The Evergreen State College

Conflict Resolution Theory and Practice

Summer 2000, 2nd Session
[8 Credits]
 
Course Syllabus
 
Dr. Simona Sharoni My Background & Teaching Philosophy
Office: Seminar Bldg., Room 4165 Course Description
Phone: 360-570-8860, ext. 6196  Course Outline
Email: sharonis@evergreen.edu Readings
Office Hours: Wed. 10 AM- 12 PM & by appointment Assignments
Room: TTH LIB 2220; SAT LIB 2218 Weekly schedules
 
 

My Background & Teaching Philosophy
 

"Curiosity as restless questioning, as movement toward the revelation of something hidden, as a question verbalized or not, as search for clarity, as a moment of attention, suggestion, and vigilance, constitutes an integral part of the phenomenon or being alive. There could be no creativity without the curiosity that moves us and sets us patiently impatient before a world that we did not make, to add to it something of our own making."
Paulo Freire, Pedagogy of Freedom: Ethics, Democracy, and Civil Courage
 
I chose the above quote from Paulo Freire, a man who has inspired many critical educators and activists worldwide, to share with you some preliminary comments about my background and approach to teaching and learning.

I grew up and lived most of my life in the Middle East and my career path, experiences and interest reflect the impact the Palestinian-Israeli conflict had on my life. In the fall of 1989, I arrived in the United States from Israel and enrolled in the Ph.D program at the Institute for Conflict Analysis and Resolution at George Mason University, which at the time was the only academic institution offering a degree in this field. The program was interdisciplinary in scope, focusing primarily on the social sciences and stressing the nexus between theory and praxis. Like many other activists in different parts of the world, I thought that pursuing a doctorate degree would allow me to reflect on the work I have been involved in both in dialogue and reconciliation between Palestinians and Jews and in the women's peace movement in Israel.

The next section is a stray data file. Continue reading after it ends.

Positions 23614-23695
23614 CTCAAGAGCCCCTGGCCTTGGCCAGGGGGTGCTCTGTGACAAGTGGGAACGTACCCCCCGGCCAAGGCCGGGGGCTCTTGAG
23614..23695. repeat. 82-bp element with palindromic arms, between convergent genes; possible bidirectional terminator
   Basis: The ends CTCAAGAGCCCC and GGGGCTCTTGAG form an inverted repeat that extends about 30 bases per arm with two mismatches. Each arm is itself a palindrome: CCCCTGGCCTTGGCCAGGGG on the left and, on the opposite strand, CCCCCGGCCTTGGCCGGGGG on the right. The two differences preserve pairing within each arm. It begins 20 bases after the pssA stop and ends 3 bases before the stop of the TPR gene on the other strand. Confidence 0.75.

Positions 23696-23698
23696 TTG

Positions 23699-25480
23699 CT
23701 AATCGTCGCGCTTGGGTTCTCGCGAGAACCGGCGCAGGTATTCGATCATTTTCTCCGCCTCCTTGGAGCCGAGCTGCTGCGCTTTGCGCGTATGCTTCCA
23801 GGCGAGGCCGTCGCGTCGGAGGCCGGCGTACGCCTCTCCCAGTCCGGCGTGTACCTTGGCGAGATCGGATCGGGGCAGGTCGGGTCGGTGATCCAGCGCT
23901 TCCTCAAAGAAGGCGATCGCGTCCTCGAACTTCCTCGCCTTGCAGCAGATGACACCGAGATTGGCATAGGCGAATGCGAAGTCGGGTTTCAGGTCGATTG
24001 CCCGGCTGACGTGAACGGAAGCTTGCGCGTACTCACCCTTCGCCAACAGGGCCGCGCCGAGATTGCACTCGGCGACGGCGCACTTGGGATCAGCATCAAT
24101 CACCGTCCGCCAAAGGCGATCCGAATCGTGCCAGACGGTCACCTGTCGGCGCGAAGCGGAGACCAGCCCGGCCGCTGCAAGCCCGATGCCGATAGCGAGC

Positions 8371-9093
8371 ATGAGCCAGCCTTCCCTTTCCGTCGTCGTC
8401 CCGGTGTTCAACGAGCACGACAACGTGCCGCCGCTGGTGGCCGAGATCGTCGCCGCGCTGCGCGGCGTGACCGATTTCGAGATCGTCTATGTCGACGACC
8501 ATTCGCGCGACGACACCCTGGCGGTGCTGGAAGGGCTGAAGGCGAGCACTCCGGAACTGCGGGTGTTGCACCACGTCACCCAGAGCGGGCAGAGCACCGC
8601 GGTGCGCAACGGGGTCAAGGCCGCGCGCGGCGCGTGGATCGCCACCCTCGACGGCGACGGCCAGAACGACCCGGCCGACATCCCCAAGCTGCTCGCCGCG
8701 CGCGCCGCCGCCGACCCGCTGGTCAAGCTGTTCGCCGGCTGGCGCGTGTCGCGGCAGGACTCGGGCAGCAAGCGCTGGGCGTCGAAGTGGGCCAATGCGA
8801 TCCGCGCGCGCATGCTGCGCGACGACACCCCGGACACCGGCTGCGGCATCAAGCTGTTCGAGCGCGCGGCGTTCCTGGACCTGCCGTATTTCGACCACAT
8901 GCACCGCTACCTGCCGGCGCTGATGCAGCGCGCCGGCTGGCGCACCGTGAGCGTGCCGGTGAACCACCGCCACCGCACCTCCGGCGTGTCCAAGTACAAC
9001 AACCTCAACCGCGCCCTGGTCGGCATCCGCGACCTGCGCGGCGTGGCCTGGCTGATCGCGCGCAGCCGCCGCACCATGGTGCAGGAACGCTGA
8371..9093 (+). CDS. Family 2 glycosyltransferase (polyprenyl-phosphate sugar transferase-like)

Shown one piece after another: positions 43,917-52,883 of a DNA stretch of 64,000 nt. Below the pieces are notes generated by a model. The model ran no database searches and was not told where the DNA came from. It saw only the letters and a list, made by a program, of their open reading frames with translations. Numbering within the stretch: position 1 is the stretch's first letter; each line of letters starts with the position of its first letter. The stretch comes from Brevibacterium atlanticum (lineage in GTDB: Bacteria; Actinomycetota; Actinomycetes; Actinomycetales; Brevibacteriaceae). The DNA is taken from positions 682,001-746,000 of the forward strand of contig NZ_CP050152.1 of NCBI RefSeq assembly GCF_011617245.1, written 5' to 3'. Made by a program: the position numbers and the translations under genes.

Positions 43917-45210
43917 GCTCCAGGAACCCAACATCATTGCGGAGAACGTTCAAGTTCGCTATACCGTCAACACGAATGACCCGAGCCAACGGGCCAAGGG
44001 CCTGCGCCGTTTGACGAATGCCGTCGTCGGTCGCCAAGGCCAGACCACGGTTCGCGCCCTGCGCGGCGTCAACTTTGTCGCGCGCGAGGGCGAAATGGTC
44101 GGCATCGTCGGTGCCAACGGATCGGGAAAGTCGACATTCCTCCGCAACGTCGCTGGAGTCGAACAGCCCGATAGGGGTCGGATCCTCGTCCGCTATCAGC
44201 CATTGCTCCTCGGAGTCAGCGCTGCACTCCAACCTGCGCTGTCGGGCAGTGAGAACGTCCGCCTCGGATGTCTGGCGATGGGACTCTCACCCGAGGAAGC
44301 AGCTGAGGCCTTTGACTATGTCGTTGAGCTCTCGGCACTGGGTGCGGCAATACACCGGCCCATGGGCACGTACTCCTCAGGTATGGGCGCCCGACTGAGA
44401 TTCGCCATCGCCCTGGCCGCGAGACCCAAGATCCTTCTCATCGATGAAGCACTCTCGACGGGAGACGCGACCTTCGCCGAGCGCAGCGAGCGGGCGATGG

Against the backdrop of the Palestinian uprising, known as the intifada, that was unfolding on the worlds stage, I studied theories of conflict and models designed to resolve them. The process was fairly frustrating. The theories seemed too general and abstract and, like my fellow students who came from other conflict-torn regions, I was put off by attempts to use a one-size-fits-all model for conflicts that seem to have very unique histories and dynamics.  Two other things, which I struggled with in the course of my graduate studies, were the privileging of official diplomacy and the lack of attention to women and gender issues in both theory and practice. Notwithstanding my frustration at the time, in retrospect, it seems that graduate school did have a very positive impact on my development as a scholar-activist. I identified areas that I feel strongly about and that have not been adequately addressed in the existing bodies of literature on peace and conflict resolution.